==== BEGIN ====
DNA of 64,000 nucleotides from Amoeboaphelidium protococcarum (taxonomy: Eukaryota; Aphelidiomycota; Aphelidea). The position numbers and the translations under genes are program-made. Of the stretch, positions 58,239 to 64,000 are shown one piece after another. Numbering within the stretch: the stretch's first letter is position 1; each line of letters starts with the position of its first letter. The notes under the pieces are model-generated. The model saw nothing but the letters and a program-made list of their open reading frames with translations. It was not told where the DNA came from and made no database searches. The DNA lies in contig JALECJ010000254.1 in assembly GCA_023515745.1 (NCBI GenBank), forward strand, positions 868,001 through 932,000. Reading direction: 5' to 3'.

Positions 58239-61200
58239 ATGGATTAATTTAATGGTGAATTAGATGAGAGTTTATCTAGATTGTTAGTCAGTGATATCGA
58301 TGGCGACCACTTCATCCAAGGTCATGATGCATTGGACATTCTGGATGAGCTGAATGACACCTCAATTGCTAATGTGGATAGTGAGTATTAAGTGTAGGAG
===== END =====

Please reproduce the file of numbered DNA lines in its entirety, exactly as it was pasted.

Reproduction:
DNA of 64,000 nucleotides from Amoeboaphelidium protococcarum (taxonomy: Eukaryota; Aphelidiomycota; Aphelidea). The position numbers and the translations under genes are program-made. Of the stretch, positions 58,239 to 64,000 are shown one piece after another. Numbering within the stretch: the stretch's first letter is position 1; each line of letters starts with the position of its first letter. The notes under the pieces are model-generated. The model saw nothing but the letters and a program-made list of their open reading frames with translations. It was not told where the DNA came from and made no database searches. The DNA lies in contig JALECJ010000254.1 in assembly GCA_023515745.1 (NCBI GenBank), forward strand, positions 868,001 through 932,000. Reading direction: 5' to 3'.

Positions 58239-61200
58239 ATGGATTAATTTAATGGTGAATTAGATGAGAGTTTATCTAGATTGTTAGTCAGTGATATCGA
58301 TGGCGACCACTTCATCCAAGGTCATGATGCATTGGACATTCTGGATGAGCTGAATGACACCTCAATTGCTAATGTGGATAGTGAGTATTAAGTGTAGGAG